by Eric Stashin (aka The Rotoprofessor)
A lot of the Marlins’ top young players are already in the Majors, leaving the farm system to look awfully depleted (especially when it comes to short-term solutions). That doesn’t mean that there isn’t talent, but it may not be impact talent and it also may still be a few years away. As it is there are significant questions about the “top” talents in the system and for a team that’s not quite ready to compete, it’s surprising how bleak things look in the minor leagues. Just how bad is it? Let’s take a look:
1) Tyler Kolek – Right-Handed Pitcher
ETA – 2018
Grade – B
The second overall selection in 2014, Kolek struggled at Single-A in his first full professional season (108.2 IP) posting a 4.56 ERA and 1.56 WHIP. His control was the biggest issue, as it’s been since being drafted:
- 2014 (Rookie Ball) – 5.32 BB/9
- 2015 (Single-A) – 5.05 BB/9
He needs to figure out how to harness his stuff, because he does bring a big fastball and he has the size teams look for (6’5”, 260 lb.). He also showed an ability to generate groundballs (1.15 GO/AO in ’15), but the strikeouts just haven’t been there (6.71 K/9). Can he figure it out? It’s possible, but there’s a very real chance that he ultimately settles into a bullpen role.
Could we be labeling him the closer of the future at this time next year? It’s possible, but for now he’ll continue to try developing as a starting pitcher and does have upside. It’s just a matter of if he can put it all together or not.
2) Josh Naylor – First Baseman
ETA – 2019
Grade – B-
You wouldn’t necessarily know that the 2015 first round pick (12th overall) has significant power potential, after he hit 1 HR over 98 AB in his first taste of professional baseball. However it’s there and it could come quickly. Couple that with his 11 K over 98 AB (10.5%) and he’s showing signs that his bat could carry him. People will downgrade him due to a lack of a true position, with first base seeming likely. Does that hurt his value? Maybe, but it shouldn’t. He can hit and that’s going to put him on all prospect maps before long.
3) Brett Lilek – Left-Handed Pitcher
ETA – 2017
Grade – C+ (borderline B-)
He has the potential to move quickly through the system, after being selected in the second round of the 2015 draft. He thrived in his first taste of professional baseball, posting an 11.06 K/9, 1.80 BB/9 and 1.15 GO/AO. While there are some that question the quality of his stuff, Lilek has drawn rave reviews for his knowledge of pitching. Maybe that’s why he dominated as a 22-year old at Low-A, but it’s promising just the same. We’ll see how he performs this season as he moves up against more advanced opponents, but there appears to be something here. This grade could ultimately prove to be low, though time will tell.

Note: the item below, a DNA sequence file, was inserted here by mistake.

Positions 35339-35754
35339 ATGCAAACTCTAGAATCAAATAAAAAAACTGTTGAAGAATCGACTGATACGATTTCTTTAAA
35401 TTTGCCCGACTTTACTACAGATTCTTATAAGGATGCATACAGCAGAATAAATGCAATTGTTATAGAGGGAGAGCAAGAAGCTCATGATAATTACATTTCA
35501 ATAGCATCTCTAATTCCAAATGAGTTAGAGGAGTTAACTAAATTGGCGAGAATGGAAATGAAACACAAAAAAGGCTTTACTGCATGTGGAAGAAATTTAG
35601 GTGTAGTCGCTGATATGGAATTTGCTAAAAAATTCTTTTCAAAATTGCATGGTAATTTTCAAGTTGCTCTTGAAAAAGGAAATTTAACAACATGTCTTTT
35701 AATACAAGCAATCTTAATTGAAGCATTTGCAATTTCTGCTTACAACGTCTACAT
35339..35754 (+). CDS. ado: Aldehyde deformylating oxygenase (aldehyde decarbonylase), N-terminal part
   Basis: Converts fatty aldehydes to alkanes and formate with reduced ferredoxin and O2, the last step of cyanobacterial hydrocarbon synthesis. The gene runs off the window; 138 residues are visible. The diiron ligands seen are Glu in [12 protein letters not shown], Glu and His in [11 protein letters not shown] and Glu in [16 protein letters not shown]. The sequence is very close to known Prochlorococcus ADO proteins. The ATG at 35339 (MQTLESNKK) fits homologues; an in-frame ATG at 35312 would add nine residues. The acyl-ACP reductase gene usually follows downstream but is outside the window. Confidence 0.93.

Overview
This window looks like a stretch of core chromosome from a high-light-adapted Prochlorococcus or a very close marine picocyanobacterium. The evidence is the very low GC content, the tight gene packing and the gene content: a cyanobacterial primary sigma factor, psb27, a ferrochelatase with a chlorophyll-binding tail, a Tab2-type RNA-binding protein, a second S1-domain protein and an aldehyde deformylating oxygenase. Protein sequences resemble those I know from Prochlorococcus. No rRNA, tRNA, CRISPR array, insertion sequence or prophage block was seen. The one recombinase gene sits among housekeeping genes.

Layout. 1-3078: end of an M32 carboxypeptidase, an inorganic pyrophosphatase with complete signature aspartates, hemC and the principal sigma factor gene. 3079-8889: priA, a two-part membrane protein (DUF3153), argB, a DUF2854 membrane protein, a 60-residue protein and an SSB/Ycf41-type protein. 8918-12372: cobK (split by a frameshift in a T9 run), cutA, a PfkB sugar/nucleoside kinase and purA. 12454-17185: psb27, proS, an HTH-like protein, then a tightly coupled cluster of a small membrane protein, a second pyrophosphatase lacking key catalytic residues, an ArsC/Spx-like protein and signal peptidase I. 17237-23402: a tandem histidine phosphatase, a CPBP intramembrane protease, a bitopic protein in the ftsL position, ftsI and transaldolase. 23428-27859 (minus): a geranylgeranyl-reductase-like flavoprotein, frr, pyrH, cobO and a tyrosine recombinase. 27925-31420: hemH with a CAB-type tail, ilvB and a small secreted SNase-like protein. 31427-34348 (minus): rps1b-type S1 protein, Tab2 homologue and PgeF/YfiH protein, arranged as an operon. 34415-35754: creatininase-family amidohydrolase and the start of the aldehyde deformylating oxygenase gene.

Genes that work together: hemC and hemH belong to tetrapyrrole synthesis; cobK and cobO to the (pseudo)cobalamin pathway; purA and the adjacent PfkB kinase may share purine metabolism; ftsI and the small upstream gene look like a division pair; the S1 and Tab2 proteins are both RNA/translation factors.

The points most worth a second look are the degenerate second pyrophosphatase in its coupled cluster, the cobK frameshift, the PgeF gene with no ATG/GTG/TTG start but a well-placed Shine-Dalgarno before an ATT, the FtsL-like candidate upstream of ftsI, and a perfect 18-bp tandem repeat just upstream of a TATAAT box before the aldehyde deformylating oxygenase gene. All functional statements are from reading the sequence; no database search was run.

4) Stone Garrett – Outfielder
ETA – 2018
Grade – C+ (borderline B-)
Garrett’s rise up in the system shows how questionable much of the talent is, but that doesn’t mean that there isn’t potential. Garrett hit 11 HR over 247 PA last season, adding 18 doubles and 6 triples to show off his power potential. He also stole 8 bases and could soon develop into an annual 20/10 threat. The question is going to be his average, as he posted a 24.3% strikeout rate at Low-A last season. With that expected to rise as he moves up the ranks there’s obvious risks involved. However, if he could fine tune his approach and keep that in check he could develop into the top prospect in the system.
5) Jarlin Garcia – Left-Handed Pitcher
ETA – 2016
Grade – C+
He was left exposed in the Rule 5 draft, which should at least tell us a little something. That said there is upside in the southpaw, who has shown great control throughout his minor league career (2.2 BB/9), despite it jumping to a 4.2 mark upon arriving at Double-A (36.2 IP). That said he hasn’t shown enough strikeouts, yet, with a minor league 7.7 K/9, and he also didn’t generate many groundballs (0.81 GO/AO in ’15).
The Next Five:
6) Isael Soto – Outfielder
7) Kendry Flores – Right-Handed Pitcher
8) Austin Dean – Outfielder
9) J.T. Ruddle – Shortstop
10) Brian Anderson – Third Baseman
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Grading System (still in development):
Grade A – Elite Prospects (aka potential future perennial All-Stars)
Grade B – Above Average Prospects (aka above average Major Leaguers, could develop into a potential All-Star)
Grade C – Average Prospects (aka solid, though unspectacular)
Grade D – Nothing More Than Roster Filler
Grade F – Move On
Make sure to check out all of our Top 10 Prospect Lists: